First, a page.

In May last year I wrote a post called 'What if?' which touched on a long list of worries I had for Rosie. At the time of writing that post I was in a bit of an anxious and 'wobbly' place. One of the things on that list was, 'What if Rosie attends School and is the only person in her class not to get a party invite?'... 

Well I'm so proud to say that thanks to her lovely friend Demi at nursery, I can firmly cross that off my list! I was outside the school gate when I heard this little voice, I looked down and was handed this:

Now it may not seem like a big deal but to me it meant the absolute world. I couldn't stop smiling – this was my daughter, who I feared may be excluded in the early days of diagnosis, being well and truly INCLUDED.

It's difficult to explain the elation upon receiving it on Rosie's behalf and I dare say it was a fairly insignificant moment to Demi herself as she was merely asking her friend to a party – standard stuff for a three year old, however to me it was a very significant moment indeed, one of immense pride and also relief that Rosie is being embraced by her classroom peers. In fact since receiving this invite Rosie has had another one too which falls on the day after so she has a weekend of partying to look forward to!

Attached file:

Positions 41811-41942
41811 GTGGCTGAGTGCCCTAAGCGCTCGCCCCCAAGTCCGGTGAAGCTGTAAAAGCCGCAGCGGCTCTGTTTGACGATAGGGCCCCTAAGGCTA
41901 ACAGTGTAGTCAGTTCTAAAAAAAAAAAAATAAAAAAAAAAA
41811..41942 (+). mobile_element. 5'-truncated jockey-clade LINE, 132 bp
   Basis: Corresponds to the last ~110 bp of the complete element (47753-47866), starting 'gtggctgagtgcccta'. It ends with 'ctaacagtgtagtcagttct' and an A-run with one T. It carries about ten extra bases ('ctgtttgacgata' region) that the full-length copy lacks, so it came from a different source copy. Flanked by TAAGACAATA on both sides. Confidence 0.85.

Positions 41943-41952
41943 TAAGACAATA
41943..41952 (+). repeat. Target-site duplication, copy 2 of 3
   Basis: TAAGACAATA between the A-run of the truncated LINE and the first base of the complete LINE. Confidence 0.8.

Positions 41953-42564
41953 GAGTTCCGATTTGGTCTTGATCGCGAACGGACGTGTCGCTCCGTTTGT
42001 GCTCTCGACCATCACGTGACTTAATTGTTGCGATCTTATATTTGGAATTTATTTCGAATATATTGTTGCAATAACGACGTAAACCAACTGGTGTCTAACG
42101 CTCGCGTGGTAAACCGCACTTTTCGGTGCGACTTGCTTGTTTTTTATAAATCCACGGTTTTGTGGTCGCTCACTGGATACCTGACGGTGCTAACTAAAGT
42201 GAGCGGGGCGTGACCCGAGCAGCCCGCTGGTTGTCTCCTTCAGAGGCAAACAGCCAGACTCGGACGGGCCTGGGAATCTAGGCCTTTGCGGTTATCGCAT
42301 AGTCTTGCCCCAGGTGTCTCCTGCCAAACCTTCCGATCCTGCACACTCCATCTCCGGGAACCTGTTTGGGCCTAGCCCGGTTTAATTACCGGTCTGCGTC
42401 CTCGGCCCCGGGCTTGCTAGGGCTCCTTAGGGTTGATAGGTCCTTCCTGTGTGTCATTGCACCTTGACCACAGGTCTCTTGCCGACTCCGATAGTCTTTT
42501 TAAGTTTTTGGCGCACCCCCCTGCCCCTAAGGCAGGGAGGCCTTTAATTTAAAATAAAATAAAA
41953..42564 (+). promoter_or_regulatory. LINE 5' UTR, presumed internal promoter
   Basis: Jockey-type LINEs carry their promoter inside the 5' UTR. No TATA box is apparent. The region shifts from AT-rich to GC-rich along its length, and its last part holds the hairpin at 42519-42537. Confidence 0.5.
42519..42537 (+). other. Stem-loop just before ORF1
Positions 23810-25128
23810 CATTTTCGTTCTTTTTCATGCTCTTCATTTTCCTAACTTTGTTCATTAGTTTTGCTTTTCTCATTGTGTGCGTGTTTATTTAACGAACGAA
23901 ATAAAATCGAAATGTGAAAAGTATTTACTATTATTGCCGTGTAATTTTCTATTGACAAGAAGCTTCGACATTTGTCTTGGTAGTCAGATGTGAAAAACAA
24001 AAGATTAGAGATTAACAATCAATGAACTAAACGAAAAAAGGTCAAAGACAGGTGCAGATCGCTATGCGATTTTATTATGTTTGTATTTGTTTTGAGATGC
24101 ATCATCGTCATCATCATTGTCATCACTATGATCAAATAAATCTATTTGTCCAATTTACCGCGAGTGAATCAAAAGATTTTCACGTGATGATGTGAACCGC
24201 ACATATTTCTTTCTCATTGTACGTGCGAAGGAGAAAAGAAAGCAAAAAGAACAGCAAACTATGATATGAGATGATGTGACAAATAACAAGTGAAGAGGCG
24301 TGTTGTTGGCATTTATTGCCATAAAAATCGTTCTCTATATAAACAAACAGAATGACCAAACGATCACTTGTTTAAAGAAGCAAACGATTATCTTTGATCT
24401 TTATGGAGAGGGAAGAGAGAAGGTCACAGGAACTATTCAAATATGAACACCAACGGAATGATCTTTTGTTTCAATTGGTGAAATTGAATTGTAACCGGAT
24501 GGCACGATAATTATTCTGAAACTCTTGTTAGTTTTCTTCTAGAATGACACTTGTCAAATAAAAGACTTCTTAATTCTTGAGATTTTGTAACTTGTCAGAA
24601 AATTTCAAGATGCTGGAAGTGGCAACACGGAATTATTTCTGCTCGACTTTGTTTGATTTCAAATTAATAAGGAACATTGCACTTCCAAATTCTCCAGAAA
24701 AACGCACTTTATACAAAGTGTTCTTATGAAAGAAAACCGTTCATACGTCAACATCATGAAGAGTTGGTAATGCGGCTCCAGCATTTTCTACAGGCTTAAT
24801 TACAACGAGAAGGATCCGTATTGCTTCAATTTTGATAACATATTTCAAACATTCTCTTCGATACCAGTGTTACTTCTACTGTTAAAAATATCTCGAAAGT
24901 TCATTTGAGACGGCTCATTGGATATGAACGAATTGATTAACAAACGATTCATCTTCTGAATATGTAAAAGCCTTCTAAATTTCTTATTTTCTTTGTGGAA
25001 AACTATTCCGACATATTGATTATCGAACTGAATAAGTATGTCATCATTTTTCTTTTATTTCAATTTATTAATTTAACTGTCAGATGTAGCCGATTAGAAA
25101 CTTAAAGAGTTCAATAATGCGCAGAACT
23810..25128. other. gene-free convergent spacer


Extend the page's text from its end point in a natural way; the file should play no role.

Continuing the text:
The second event happened last week when we were at a friends house and all the kids were having a bit of a boogie (okay maybe the adults too). Rosie was busy bum shuffling about waving her hands and arms in perfect time to the beat which only magnified my own lack of rhythm! A short while later one of the kids noticed Rosie sneaking off into a larger space and shouted, "Look at Rosie!" We all glanced over and there she was, stood up on her own two feet. She must have been there for a good 10–15 seconds and she'd got to her feet unaided too. We all cheered and clapped which of course she loved! It was a lovely moment to witness and one which we can now build on.